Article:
Humble and lowly;
Came to share all pain and toil,
    Making them holy.

So we come this night to sing
    Glad tidings!   Glad tidings!
And to all this house we bring
    Glad tidings!   Glad tidings!


    And when the brief song was ended, the mother, with tears in her eyes, kissed her baby, and laid it in its father's arms, and went and took the apples that had baked on the hearth, and gave them to the little singers, who laughed as they burned their fingers, and blew with their breath to cool them.  Then, warmed and comforted, they went on, richer in faith at least.  The house they left behind was very empty of pleasant things, and the best of their poor supper was gone, but the man and woman there never felt their hearts so full of love before.

    And now they came to the ale-house, and there was such a sound of noisy laughter, and rattling, and oaths, that they thought they must pass on, but the full light flashed upon them as the door swung open, and some half-drunken men came out and drove them in to make sport.  Then a great noise was made crying "Silence," and at last there was silence, and they sang the verses they had been taught to sing when they came to that house:—


On this blessed eve we sing
    Glad tidings!   Glad tidings!
Unto sinful men we bring
    Glad tidings!   Glad tidings!

Christ hath pour'd His blood like wine
    For all the sinning
He who came this night divine,
    Our Salvation winning.

In our Father's house above
    All the lights are burning;
He is waiting full of love
    For His sons returning.

Come away; and let us bring
    Glad tidings!   Glad tidings!
While with us the angels sing
    Glad tidings!   Glad tidings!


    And there was one man whose heart burned, yet he was ashamed to rise up and go away, and he frowned on the fair boy who led the band, and who had the voice of an angel.  The boy was thinking of his mother, who would have to wait for her husband's coming, and would tremble when he came, so he forbore to speak; and the man took a deeper draught to drown the burning at his heart, and the boy went away, with the rest, sighing, though the half-drunken men gave him many pence.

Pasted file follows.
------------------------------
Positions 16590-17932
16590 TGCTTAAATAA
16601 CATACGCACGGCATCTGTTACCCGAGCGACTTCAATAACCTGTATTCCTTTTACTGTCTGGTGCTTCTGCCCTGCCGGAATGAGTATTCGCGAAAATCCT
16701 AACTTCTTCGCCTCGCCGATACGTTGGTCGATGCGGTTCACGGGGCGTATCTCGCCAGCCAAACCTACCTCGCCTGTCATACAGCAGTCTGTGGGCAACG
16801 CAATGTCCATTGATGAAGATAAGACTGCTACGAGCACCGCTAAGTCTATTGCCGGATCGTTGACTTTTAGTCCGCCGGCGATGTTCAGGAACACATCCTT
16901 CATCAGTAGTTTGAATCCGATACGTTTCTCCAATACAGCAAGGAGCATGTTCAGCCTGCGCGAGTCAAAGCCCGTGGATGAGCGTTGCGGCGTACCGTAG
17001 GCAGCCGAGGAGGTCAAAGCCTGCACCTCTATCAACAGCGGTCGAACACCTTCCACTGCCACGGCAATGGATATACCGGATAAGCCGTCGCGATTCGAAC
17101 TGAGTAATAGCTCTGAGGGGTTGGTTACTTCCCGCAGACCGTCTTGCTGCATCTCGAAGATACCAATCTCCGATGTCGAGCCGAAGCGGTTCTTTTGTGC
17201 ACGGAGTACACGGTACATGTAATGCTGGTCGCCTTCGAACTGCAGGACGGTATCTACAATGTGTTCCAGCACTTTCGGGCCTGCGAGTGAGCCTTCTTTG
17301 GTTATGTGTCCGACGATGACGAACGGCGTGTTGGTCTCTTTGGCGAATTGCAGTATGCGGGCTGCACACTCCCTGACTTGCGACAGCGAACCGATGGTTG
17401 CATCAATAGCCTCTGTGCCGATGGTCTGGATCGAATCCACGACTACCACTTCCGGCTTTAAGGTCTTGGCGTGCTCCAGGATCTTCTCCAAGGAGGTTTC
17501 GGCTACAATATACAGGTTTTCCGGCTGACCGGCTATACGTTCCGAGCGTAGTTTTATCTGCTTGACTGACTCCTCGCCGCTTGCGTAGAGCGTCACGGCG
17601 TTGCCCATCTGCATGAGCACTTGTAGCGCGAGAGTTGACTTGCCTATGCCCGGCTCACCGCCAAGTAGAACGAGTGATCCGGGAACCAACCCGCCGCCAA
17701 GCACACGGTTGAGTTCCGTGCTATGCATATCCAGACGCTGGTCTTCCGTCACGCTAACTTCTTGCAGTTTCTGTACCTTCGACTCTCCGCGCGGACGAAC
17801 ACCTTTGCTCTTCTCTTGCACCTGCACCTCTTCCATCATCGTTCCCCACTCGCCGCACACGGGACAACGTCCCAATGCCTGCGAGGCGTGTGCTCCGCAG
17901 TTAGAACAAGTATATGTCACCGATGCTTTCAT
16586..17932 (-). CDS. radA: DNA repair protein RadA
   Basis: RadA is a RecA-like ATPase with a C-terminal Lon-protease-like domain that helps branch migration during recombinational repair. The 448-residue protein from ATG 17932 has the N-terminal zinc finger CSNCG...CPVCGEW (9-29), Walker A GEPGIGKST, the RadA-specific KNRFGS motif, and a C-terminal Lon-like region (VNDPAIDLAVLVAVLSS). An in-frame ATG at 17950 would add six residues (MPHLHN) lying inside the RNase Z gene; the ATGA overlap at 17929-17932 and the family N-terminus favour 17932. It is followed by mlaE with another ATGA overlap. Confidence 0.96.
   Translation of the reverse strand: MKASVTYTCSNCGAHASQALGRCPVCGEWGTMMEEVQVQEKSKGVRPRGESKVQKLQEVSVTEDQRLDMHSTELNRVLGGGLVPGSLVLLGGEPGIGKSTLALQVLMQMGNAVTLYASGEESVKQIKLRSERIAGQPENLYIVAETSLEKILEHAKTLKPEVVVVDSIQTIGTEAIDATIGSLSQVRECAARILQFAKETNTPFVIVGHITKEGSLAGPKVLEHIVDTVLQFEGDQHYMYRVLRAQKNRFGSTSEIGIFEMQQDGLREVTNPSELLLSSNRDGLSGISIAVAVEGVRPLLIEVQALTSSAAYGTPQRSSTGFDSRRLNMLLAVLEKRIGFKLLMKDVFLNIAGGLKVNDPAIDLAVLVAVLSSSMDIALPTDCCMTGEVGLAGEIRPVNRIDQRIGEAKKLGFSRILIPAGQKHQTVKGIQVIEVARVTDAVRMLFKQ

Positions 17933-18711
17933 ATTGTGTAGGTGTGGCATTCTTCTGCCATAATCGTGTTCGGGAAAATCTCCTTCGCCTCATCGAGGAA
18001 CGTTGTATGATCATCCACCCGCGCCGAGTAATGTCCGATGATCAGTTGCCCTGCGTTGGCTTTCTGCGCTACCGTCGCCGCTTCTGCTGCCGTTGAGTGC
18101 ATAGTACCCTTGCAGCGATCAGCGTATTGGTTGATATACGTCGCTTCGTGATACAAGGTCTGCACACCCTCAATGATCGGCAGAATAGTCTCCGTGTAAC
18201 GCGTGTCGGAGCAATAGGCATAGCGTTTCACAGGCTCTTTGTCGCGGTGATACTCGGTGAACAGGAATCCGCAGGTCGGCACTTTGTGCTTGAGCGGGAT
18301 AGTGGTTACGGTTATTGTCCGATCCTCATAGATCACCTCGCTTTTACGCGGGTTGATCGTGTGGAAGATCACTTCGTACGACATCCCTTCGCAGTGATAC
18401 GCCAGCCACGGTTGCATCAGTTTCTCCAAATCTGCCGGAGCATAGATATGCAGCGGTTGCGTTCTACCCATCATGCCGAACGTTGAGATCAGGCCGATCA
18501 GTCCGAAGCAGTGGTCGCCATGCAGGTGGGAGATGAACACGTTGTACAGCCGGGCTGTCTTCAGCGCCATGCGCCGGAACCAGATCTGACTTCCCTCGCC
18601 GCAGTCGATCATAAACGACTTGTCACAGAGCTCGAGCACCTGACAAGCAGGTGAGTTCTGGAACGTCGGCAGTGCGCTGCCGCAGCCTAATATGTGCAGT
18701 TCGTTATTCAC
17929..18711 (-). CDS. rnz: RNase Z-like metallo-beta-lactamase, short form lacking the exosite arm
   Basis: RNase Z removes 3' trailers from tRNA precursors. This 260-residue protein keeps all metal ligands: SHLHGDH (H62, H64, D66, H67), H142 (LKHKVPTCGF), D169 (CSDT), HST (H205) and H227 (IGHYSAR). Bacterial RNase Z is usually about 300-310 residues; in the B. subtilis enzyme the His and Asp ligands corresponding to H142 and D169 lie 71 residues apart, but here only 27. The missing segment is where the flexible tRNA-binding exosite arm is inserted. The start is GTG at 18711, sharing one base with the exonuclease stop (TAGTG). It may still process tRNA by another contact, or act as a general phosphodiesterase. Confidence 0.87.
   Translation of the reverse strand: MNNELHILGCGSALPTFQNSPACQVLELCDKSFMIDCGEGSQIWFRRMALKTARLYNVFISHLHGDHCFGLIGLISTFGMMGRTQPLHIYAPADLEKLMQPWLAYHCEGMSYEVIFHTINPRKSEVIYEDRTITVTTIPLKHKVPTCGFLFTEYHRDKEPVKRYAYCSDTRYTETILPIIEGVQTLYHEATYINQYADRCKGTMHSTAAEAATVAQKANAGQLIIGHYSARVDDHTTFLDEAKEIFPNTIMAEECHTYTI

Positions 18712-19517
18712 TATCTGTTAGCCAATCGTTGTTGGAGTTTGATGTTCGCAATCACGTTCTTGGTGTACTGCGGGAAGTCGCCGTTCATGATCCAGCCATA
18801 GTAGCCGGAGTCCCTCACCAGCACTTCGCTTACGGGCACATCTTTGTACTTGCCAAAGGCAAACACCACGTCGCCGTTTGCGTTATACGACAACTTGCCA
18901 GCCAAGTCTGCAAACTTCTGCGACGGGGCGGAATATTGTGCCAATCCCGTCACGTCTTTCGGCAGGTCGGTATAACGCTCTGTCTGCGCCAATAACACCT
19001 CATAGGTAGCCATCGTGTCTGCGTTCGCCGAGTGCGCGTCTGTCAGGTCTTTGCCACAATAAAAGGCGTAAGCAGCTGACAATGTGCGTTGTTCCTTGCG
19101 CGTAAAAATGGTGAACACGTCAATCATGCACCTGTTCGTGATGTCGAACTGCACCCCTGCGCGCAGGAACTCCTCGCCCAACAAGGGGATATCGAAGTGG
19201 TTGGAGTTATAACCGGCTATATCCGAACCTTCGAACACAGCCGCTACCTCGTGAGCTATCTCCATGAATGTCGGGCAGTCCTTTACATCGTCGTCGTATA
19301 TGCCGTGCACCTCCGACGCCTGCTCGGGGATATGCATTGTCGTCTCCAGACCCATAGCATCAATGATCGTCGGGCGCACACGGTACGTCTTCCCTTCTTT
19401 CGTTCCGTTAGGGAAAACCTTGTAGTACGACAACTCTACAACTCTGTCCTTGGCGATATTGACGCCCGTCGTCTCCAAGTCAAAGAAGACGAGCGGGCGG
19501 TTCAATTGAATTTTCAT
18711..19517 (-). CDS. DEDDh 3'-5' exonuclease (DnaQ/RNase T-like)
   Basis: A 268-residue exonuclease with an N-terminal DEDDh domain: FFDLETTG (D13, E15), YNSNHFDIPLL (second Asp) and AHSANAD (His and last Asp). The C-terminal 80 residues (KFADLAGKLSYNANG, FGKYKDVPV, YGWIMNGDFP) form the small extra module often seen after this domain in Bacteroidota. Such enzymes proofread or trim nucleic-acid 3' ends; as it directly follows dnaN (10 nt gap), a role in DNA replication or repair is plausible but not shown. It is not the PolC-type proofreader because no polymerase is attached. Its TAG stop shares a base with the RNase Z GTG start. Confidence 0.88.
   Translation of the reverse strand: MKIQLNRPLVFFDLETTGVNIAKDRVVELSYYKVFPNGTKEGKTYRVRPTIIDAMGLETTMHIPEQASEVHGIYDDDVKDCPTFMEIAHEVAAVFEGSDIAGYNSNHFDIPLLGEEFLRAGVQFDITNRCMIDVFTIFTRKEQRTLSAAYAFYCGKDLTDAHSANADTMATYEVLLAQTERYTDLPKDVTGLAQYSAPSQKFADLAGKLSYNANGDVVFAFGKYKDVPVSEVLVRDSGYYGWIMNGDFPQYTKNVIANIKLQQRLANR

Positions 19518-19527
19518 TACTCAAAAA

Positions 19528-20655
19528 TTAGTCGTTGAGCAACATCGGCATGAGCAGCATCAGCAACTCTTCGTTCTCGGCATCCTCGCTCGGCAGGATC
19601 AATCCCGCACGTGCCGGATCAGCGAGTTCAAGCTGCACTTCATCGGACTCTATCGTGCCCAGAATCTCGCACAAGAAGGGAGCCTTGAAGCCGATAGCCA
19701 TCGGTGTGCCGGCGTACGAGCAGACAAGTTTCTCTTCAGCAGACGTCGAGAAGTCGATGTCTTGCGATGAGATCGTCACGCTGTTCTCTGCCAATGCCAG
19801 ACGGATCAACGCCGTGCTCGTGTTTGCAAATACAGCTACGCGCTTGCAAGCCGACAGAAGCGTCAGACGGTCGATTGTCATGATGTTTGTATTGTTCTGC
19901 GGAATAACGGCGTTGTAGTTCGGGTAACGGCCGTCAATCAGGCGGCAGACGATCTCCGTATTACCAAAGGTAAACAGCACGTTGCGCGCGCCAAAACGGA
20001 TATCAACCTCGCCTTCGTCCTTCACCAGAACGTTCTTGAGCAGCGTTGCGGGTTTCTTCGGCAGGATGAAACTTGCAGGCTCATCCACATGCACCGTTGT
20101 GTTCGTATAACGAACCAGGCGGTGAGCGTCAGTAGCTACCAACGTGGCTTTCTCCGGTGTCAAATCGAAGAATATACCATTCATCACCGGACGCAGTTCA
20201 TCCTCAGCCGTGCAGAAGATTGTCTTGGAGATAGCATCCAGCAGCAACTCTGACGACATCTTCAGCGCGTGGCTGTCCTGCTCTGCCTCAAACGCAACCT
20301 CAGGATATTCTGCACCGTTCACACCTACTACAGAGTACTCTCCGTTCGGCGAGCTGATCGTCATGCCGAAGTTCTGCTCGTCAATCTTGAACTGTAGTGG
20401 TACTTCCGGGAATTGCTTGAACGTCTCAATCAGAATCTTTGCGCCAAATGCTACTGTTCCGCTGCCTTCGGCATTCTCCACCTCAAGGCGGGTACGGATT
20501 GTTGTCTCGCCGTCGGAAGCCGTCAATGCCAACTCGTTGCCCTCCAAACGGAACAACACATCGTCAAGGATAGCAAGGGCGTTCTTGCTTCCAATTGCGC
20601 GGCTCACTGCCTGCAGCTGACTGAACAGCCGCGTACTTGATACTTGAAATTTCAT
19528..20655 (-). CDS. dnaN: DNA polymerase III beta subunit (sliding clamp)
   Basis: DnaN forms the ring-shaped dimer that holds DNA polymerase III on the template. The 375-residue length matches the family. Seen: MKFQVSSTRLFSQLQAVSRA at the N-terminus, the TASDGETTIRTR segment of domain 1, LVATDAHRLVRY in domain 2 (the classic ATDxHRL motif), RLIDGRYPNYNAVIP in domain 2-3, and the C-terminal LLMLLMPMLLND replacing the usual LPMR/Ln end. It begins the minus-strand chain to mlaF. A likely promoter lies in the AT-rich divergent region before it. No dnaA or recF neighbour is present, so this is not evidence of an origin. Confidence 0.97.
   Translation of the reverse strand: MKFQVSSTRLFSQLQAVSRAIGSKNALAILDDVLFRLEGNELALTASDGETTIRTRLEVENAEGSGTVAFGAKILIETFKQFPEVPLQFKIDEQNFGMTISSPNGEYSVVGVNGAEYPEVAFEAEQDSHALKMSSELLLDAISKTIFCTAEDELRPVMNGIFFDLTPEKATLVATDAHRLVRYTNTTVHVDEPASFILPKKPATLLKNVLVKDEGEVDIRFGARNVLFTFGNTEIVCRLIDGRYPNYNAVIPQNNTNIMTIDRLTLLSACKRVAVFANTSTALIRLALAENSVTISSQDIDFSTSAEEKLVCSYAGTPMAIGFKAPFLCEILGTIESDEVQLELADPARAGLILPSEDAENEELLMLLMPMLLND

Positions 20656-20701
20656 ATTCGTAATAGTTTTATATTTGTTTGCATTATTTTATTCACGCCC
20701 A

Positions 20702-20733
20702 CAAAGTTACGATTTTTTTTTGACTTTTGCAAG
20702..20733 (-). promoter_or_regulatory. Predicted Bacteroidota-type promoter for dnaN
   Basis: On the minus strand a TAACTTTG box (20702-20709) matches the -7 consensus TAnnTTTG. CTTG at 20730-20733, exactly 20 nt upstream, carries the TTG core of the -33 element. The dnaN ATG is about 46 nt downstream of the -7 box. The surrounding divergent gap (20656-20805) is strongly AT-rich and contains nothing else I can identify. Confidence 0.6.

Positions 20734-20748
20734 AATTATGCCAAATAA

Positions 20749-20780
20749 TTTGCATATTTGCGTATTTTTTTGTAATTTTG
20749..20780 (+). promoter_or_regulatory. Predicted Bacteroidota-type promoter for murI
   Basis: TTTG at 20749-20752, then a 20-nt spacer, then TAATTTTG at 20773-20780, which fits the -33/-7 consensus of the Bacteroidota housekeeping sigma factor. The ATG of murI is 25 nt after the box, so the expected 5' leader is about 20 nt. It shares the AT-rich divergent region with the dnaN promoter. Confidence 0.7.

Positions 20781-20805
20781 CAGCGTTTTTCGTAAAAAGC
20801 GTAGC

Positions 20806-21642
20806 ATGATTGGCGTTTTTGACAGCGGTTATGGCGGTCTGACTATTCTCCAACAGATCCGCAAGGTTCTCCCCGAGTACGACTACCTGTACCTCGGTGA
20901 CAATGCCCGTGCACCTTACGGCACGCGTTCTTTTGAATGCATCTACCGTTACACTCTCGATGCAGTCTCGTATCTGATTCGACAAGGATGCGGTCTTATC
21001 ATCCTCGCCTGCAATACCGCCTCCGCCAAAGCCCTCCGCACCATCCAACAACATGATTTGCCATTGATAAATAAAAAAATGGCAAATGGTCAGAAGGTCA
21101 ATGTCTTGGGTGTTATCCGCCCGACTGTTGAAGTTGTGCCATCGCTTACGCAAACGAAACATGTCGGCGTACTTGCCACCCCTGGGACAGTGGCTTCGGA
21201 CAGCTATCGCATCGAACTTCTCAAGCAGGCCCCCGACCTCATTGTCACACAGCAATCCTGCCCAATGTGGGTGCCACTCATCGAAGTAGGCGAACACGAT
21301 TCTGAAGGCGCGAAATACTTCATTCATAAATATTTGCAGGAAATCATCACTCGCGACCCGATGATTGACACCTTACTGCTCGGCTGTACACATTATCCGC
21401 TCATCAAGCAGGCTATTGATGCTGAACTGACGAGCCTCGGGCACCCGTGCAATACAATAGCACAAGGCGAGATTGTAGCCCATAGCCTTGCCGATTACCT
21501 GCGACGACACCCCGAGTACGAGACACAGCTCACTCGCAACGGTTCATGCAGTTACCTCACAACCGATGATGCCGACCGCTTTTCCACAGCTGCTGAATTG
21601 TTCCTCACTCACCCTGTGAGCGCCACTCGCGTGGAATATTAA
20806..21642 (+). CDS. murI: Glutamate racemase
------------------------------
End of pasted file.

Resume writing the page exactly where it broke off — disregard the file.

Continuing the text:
Then they went through a great gate, and up among sweeping lawns silvered with frost and with moonlight.  The long line of windows were all dark to-night.  They were out—the gay lights that used to be seen for miles when Christmas parties met at the hall.  The children crept round, for they had been summoned there, though the house lay in the shadow of death.  She who lay dying was their friend.  She used to play for them the church organ whose voice had been silent for weeks, and they were met at the door and taken up the stairs, treading softly.  And she lay in her bed propped up with pillows, and her eyes were very bright, and her hands very thin.  Then the boy with the silver voice sang sweeter than ever before, so that his voice pierced with sweetness like a sharp pain the hearts of all who listened save one, and she clasped her thin hands, and began smiling with the singing, and looking all over light, as if there were lamps under her closed eyelids.  They sang—


He who took our mortal life,
    This night with crying;
Victor in death's mortal strife,
    He holds the dying:

In His arms He holds them fast,
    When they are failing!
When the moment comes at last,
    Hush'd be our wailing.

For to us on earth they cry,
    Glad tidings!   Glad tidings!
O grave, where is thy victory!
    Glad tidings!   Glad tidings!


    And the children went near, one by one, and kissed the little white hand, and were led away and laden with Christmas gifts for the poor, and she—the dear young saint—lingered a little while in the frosty weather.  But it was always Christmas with her, till the "Peace on earth" melted into the Peace of Heaven.